This section contains information on Climate Data Records (CDR), reconstructed sea level and Mean Sea Surface (MSS).
Reconstructed Sea Level
Reconstructed sea level are sea level data that combine satellite altimetry and tide gauge or other in situ data to generate sea level pre satellite era. Typically an Empirical Orthogonal Function (EOF) is fitted to the satellite data to generate an algorithm that can be used back in time with the tide gauge data to produce global sea level data.
Church and White - This reconstruction is based on the findings by Church and White (2011) and produced by CSIRO. http://www.cmar.csiro.au/sealevel/sl_data_cmar.html
Reconstructed Sea Level PO.DAAC - This reconstruction is based on the algorithm in Hamlington et al. (2011), which uses a Cyclo-Stationary EOF (CSEOF), which is less sensitive to long scale oscillations, such as ENSO or PDO.
Climate Data Record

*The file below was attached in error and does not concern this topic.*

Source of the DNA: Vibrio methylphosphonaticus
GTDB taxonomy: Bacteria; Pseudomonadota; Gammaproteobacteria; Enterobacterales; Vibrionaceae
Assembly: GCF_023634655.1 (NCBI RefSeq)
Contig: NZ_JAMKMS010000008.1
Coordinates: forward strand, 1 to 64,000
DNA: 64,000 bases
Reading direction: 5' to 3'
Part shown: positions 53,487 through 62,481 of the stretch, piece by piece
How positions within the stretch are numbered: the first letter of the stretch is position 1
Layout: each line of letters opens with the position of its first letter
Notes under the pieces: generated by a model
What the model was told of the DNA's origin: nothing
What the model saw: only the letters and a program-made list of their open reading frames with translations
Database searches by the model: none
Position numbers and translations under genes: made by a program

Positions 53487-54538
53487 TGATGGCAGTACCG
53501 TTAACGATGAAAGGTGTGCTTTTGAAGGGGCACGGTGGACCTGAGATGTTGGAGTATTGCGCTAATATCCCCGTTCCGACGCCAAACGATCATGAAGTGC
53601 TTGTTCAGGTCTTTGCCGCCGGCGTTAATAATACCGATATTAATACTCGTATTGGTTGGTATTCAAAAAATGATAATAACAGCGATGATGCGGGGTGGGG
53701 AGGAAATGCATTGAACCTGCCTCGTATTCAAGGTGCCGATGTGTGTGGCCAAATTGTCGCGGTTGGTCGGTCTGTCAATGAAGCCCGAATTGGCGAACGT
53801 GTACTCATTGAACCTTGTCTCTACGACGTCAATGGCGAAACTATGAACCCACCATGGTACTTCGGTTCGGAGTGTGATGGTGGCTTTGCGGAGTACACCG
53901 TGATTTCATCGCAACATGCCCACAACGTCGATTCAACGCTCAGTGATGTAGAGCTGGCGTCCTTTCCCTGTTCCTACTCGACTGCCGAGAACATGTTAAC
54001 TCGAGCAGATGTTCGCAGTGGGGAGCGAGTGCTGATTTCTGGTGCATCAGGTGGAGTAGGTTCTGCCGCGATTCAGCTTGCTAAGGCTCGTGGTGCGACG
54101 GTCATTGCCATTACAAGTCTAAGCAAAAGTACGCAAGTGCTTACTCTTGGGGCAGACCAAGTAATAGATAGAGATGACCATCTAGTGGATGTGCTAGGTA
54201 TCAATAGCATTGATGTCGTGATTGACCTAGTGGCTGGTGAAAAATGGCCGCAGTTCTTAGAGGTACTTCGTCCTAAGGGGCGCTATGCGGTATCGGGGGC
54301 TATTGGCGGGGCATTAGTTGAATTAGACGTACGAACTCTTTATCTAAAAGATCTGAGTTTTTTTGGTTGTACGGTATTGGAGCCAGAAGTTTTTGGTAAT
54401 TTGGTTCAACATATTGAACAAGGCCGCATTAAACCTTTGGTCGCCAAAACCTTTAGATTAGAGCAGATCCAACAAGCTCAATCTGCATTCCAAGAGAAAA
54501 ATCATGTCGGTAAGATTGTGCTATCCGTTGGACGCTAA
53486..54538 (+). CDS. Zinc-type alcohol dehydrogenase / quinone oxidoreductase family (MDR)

CDRs take the data from several satellite mission and removes the biases so that there is a continuous time series between satellites. The main difference between CDR and reconstruction is that CDRs do not extrapolate data.
Integrated Multi-Mission Ocean Altimeter Data for Climate Research - It is an NASA MEaSUREs project that creates CDR between TOPEX/Poseidon, Jason-1 and OSTM/Jason-2.
Mean Sea Surface
Sea surface height and anomalies are typically not calculated from a climatology, instead a mean sea surface is used. The mean sea surface is a close approximation of the sea surface displacement due to Earth's geoid.
DTU10 - Mean sea surface generated by the Technical University of Denmark